Friday, August 5, 2011
CHILDREN, CARE AND CURE
Child-rearing practices of the colonial era included much from the writings of John Locke in "Thoughts on Education", published in England in 1690. He recommended icy baths for infants and young children. A classic, documented example, Josiah Quincy recalled that in winter as well as summer he would be carried from his warm bed and taken to a cellar kitchen to be dipped three times in a tub of frigid water straight from the well. Also in keeping with Locke's advice, his shoes were made with thin soles so that water could leak in. In his boyhood, he said, he spent most of his time with wet, cold feet. Quincy survived, many of his generation did not.
First food for the infant was mother's milk. Various substances, including dangerous lead-based pewter were used in nursing bottles and nipples, and if John Locke was followed meat would not be fed until the child was several years old. Children might have brown bread, corn pudding, baked beans and perhaps milk and cheese and some fruits.
A primary threat to health was infectious disease. Yellow fever, pernicious malaria, scarlet fever, diphtheria . The latter had been a mild disease before 1735 when it suddenly assumed a fatal form in an outbreak in Kingston, NH. Whooping cough, dysentery, influenza, tuberculosis, pleurisy and smallpox. Much of the medical practices contributed to fatalities, the receipts and cures in books of cookery often provided a gentler dosage than that of the physician.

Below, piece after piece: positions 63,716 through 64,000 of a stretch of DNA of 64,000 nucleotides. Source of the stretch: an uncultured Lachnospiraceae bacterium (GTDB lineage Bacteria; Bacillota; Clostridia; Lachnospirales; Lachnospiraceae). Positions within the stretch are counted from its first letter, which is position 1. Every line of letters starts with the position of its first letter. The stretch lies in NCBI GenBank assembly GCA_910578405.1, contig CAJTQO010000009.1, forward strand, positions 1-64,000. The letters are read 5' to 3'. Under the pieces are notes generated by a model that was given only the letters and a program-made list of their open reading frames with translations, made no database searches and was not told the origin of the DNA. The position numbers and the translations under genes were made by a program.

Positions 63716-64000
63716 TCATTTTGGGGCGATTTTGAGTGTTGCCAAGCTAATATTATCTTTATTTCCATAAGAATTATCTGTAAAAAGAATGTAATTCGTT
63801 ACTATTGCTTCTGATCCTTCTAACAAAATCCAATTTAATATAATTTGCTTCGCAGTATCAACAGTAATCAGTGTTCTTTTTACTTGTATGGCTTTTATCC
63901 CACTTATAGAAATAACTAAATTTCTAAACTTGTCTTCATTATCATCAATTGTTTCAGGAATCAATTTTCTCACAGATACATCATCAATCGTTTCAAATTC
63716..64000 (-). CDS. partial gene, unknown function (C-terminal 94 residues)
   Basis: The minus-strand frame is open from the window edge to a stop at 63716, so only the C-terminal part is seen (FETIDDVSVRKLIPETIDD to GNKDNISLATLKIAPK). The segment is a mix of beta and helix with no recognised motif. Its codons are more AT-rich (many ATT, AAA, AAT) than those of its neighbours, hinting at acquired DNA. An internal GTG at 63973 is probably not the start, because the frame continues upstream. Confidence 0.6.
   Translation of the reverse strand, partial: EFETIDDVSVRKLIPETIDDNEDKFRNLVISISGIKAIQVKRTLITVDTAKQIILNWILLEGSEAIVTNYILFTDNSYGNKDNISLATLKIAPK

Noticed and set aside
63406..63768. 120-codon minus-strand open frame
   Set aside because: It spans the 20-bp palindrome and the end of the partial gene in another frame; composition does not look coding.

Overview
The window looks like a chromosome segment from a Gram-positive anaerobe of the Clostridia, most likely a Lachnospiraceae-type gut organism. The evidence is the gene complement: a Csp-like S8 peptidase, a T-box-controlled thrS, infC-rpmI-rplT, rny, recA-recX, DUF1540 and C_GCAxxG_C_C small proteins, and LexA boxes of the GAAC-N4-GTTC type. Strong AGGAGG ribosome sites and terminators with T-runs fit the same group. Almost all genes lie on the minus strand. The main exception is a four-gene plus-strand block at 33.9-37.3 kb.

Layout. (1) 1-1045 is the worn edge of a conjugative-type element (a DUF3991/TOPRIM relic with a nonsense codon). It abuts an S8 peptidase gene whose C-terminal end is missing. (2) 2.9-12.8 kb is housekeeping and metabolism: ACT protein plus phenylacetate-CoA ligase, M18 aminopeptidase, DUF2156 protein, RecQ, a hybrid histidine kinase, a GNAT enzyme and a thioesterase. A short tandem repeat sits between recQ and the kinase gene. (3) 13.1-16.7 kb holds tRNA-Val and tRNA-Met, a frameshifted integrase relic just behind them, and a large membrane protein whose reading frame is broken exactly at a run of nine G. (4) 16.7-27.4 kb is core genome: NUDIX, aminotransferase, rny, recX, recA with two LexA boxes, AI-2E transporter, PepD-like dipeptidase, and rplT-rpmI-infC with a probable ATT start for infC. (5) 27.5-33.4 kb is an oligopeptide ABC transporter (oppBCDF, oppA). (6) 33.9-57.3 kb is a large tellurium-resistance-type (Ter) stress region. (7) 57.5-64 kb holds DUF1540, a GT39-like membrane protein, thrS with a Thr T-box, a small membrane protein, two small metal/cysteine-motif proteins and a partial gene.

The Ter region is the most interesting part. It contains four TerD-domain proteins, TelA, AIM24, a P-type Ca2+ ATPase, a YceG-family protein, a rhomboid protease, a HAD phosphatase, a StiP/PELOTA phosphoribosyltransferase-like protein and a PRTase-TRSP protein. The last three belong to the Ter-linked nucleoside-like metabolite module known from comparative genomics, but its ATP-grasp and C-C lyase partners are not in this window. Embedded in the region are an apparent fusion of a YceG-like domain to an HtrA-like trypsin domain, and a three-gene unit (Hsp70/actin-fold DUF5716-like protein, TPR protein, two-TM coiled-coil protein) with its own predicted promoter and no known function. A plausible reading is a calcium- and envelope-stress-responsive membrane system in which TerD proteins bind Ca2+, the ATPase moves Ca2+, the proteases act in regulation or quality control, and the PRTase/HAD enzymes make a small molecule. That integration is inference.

Burns were mentioned frequently by Martha Ballard, and treatment with poultices of rum, onion and indian meal. She also refers to children passing or vomiting worms, a common, debilitating condition found in that area. Scaldings were frequent, and one child, age 7, appeared dead after drinking spirits. They immersed him in warm water and put down oil, Dr Cony was called and used some means and he recovered. She frequently made use of the mild cathartics , senna and manna, even using manna with infants.
As innoculations for small pox became desireable/fashionable, children, too, underwent the procedure. From a letter written by Lady Montegu about her six-year-old son - "the children play together all the rest of the day and are in perfect health to the eighth; Then the fever begins to seize them and they keep their beds two days, very seldom three. They have very rarely above twenty or thirty in their faces, which seldom mark, and in eight days time they are as well as before their illness.